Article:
We are told that this is why they were seeking to kill him. Later, when Jesus is on trial, they try to portray him as some kind of anti-Roman revolutionary. They had to do this because the Romans didn’t care a bit about their religious ideas. The real reason for their hate (a seed that, when planted and watered grows into murder) was that Jesus was saying he was equal with the Father because he could ignore the Sabbath laws, with God’s blessing no less.
So today, I’m going to talk about the Sabbath, clear up what it is and what it isn’t; look through scripture and see what it’s origins are; provide a brief history or timeline about what Christians have done about it over the years, up to what we here (all you sitting in this room!) at Bridge Bible do about it today; and why. We’ll also take another look back at the Pharisees and Jesus and try to understand why it was such a big deal to them. It might provide some clues to how we should live today in an increasingly hostile public square.
Why talk about the Sabbath? Well, it happens every seven days! That’s a pretty common occurrence. What are you going to do about it? What to do about the Sabbath has regularly been a controversial topic in Christianity. After Baptism and the Lord’s Supper, observing it seems to be a pretty obvious “outward sign” of our religious devotion. Serving God isn’t something that just happens inside your head. (That’s called Gnosticism.) It includes what you do with your body in space and time.
Jesus was baptized and Jesus ate the bread and wine, but he didn’t observe the Sabbath, at least, not in a way anyone would recognize. In fact, Jesus made some incredible claims about being Lord of the Sabbath. Does this mean he just tossed it out the window? This is what I’ll be talking about today.
Definition, What is and isn’t the Sabbath?
If you haven’t studied the bible a lot (and that’s OK! Some of you here may be new to faith in Jesus Christ. Some of us have been reading it and hearing about it since we were children, but that can also backfire and make it harder to pay attention to parts of it anymore.) Anyway, if you haven’t studied the bible, especially the Old Testament much, I can’t blame you if you think that the “Sabbath” is simply the day you go to church. God wants us to worship him right? And he wants us to get together as a group to worship him on a pretty regular basis (say, once a week) and the day everyone picks to do that is the Sabbath. So “keeping the Sabbath” pretty much just means going to church every Sunday. If you decide to sleep in or just watch TV, or whatever, then you’re a Sabbath breaker! Get your rear out of bed and get to church! It’s in the 10 commandments!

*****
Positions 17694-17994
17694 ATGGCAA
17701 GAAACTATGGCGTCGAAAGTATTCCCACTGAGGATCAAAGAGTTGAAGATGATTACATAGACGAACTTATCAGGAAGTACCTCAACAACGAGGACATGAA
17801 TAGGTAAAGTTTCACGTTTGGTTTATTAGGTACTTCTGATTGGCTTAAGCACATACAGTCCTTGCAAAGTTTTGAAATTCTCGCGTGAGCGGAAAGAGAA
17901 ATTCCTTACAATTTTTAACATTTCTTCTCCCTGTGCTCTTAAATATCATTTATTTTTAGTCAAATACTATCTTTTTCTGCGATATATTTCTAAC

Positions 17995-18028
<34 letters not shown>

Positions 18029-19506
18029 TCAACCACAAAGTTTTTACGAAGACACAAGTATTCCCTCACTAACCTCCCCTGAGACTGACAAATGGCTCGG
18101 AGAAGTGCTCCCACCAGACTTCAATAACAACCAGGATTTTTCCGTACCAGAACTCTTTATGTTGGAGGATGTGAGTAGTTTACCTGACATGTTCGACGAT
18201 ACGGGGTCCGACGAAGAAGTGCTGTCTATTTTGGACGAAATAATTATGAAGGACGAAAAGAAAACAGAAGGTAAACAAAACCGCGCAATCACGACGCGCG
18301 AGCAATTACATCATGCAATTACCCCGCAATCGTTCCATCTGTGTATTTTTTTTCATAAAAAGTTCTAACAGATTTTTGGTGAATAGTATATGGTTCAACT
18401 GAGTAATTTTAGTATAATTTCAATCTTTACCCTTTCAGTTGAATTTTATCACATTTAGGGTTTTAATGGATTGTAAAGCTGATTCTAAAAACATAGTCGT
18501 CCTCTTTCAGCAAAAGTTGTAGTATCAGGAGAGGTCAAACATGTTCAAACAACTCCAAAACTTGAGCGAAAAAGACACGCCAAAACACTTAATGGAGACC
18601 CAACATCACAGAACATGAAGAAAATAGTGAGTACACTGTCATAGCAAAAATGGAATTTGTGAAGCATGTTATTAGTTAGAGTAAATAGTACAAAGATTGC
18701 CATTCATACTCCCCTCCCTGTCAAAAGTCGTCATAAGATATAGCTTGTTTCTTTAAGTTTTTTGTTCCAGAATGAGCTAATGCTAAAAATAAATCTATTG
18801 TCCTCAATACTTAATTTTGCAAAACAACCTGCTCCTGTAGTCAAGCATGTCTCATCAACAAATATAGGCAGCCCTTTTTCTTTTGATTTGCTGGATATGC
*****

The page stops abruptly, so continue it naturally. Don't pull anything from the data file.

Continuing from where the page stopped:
The Sabbath is actually something entirely different and in fact, doesn’t really have anything to do with when we get together as a group to worship God. Now, it later took on some of those characteristics, but to nearly everyone we read about in the Bible, including to all of the disciples that followed Jesus around, it meant something pretty different. To the Pharisees it meant even more and to Jesus it meant – nothing? We’ll see.
The word “Sabbath” is from the Hebrew word “Sabbat”, which means, “to rest”. This is why, when someone takes a “sabbatical”, they are taking some time off to rest. In some languages, it has become the word for the number seven.
So Seattle Pastor Mark Driscoll is all over the news this week. People are trashing him for all sorts of things, in particular his new book on marriage.